This week was a good week for ULS, in that many of us participated in the “on site” visit by our Association of Theological Schools committee charged with making a recommendation on the renewal of ULS’s accreditation. What would normally be a three-day physical visit to both campuses became a series of Zoom calls between the five “visitors” (four volunteer peer colleagues from other schools and one staff member of ATS) and groups or individuals from ULS’s board, faculty, students, and staff. I participated in several of these conversations, and they were very encouraging. Though the final decision of ATS won’t be given until sometime in June, the preliminary report of the committee was very positive and helpful, and we have every reason to trust that our reaccreditation will occur in due course. This is a great relief, and welcome news after the months of work that went into preparation for the visit.

The massive amount of work done for this process was already more than half done before I arrived on campus last fall, and I should acknowledge (among the many people who did so much work) the two steering committee co-chairs, Dr. John Hoffmeyer and Dr. Allison deForest. Nobody will be happier than they to have this all successfully completed, and they and the rest of the steering committee deserve our hearty thanks. We can do that more emphatically later this summer when the final words have been spoken by ATS and MSCHE and we as a ULS community can take the time to review everything the process has taught us. In the meanwhile we can be satisfied and say “so far, so good.”

This satisfying outcome also makes it easier to face “round two”: the next visit (in two weeks!) by the Middle States Commission on Higher Education. We’ll go through much the same process with a different committee: I expect the questions to be similar and the outcome also to be much the same. Then we’ll be over this hump, and with the helpful recommendations of both agencies, we can move into the summer ready to reassess and make the kind of new, longer-range plans for ULS that such evaluations (and now new, permanent leadership) can make possible. I find this all very exciting. Maybe that’s another reason it feels like spring to me right now.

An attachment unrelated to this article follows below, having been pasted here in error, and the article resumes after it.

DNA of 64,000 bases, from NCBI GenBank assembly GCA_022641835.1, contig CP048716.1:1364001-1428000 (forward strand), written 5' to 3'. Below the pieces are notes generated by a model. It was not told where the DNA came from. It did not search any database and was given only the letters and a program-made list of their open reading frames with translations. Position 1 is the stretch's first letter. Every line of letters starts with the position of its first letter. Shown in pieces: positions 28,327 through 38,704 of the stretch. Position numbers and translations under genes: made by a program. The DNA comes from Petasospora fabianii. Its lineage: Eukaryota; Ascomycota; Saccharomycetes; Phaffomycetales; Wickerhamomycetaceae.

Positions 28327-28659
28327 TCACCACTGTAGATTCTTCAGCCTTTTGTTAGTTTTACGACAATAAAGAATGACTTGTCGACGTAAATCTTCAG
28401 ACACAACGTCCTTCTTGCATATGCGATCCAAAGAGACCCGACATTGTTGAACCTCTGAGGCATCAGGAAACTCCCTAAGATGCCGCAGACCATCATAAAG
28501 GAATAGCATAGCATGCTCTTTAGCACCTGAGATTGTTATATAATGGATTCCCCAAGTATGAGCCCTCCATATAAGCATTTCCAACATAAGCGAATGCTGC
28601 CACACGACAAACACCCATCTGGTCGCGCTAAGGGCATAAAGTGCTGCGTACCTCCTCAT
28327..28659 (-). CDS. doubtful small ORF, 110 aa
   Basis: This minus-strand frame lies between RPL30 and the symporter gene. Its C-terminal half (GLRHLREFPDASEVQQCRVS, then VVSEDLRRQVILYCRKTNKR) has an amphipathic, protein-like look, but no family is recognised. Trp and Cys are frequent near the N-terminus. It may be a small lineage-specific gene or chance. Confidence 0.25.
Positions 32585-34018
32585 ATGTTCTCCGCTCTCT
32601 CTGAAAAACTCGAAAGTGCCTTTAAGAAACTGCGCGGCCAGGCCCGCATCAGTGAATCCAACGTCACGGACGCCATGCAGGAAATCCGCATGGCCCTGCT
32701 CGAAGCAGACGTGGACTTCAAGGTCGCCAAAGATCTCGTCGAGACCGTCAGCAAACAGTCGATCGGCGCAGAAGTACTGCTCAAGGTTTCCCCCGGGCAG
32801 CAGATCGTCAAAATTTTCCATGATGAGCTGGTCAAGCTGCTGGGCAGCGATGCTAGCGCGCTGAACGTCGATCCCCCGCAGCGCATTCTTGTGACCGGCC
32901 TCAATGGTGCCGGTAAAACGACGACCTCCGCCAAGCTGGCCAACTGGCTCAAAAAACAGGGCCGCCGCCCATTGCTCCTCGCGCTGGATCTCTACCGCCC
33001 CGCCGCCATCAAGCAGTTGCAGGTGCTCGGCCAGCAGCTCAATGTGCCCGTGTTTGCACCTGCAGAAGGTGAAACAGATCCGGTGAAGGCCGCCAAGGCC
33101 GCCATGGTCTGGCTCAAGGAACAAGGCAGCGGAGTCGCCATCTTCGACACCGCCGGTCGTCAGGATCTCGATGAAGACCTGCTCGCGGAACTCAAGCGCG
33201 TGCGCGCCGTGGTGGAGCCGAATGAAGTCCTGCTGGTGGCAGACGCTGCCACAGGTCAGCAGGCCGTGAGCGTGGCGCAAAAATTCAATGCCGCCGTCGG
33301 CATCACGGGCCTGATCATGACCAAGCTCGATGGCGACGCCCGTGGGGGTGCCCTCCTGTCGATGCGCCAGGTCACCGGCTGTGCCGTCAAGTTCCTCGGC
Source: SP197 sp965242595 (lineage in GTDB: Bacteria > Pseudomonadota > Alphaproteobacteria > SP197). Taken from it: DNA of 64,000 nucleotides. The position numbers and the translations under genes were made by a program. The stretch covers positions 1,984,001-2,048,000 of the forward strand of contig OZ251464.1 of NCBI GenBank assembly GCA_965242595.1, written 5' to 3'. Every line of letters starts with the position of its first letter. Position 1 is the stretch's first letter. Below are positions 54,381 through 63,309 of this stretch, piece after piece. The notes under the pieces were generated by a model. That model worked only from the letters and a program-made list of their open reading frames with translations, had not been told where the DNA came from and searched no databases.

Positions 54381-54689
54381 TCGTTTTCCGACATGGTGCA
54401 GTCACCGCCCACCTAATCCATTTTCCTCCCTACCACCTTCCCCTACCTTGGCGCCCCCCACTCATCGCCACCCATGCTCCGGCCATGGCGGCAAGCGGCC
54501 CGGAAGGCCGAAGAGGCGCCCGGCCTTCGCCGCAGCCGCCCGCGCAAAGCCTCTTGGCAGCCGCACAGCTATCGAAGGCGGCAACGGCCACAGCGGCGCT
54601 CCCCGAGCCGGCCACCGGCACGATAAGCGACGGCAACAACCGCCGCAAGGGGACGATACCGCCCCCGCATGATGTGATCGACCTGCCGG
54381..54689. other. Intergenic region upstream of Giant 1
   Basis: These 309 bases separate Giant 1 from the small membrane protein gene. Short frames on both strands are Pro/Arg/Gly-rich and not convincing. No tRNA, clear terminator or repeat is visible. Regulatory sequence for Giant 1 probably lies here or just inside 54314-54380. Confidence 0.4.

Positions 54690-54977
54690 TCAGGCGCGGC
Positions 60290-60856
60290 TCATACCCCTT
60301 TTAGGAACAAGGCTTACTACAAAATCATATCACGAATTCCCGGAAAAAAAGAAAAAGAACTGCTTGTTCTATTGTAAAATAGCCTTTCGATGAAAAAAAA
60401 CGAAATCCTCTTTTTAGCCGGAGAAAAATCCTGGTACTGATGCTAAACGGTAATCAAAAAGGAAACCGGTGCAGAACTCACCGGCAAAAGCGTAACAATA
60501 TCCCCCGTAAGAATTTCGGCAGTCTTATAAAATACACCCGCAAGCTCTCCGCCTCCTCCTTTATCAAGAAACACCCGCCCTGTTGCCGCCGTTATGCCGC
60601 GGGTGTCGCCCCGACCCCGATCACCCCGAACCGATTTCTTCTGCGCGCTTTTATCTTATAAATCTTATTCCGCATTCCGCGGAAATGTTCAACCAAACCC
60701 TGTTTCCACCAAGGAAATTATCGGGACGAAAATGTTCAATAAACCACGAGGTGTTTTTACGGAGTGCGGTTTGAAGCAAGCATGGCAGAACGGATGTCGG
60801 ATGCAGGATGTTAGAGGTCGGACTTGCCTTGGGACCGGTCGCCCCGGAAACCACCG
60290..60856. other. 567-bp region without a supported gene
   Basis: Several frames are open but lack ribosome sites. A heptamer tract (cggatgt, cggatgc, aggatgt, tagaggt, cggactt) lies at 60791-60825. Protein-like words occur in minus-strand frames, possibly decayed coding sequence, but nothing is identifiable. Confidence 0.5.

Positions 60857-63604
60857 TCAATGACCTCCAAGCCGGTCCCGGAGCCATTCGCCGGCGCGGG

We stand on the threshold of ULS’s longer-term future. Of course, it might always be possible to say that, but I think in significant ways this moment in our history is different, and new. We never anticipated that we’d have a pandemic to contend with after years of institutional turmoil, but in some ways the forced slowing-down of our work together has been helpful in giving us some space to think about what’s really central and important in our collective mission and in our own lives. At least for me, it has been helpful to enter this new call at a trot and not a gallop. Together, and with God’s help, the reaccreditation accomplished and the pandemic receding, we should be able to develop a roadmap for ULS’s future in the course of the year to come.

I don’t underestimate the work and time that will be involved in shaping that future. I don’t minimize the disruption and pain and loss that the very rapid consolidation of two old seminaries caused in two communities in the last five years. I don’t want to overlook or minimize the institutional and systemic challenges we still face as a community wanting to be at the same time diverse, intentionally inclusive, and broadly ecumenical—and the difficulty of negotiating significant differences. But above all, I don’t want to overlook the power of the Spirit to lead and guide a community that is united—most deeply of all—by its Christian commitments and its common call to discipleship.

In observance of Good Friday, I will not be writing you next week, but will return to you on the first Friday in Eastertide. I hope your Holy Week and Easter will be richly meaningful, and will re-center you in your faith in the Risen Christ and strengthen you in your commitment to love and serve your neighbor.

May God bless you and keep you safe.

In Christ,

Rev. R. Guy Erwin, Ph.D.
Ministerium of Pennsylvania Chair
and Professor of Reformation Studies
United Lutheran Seminary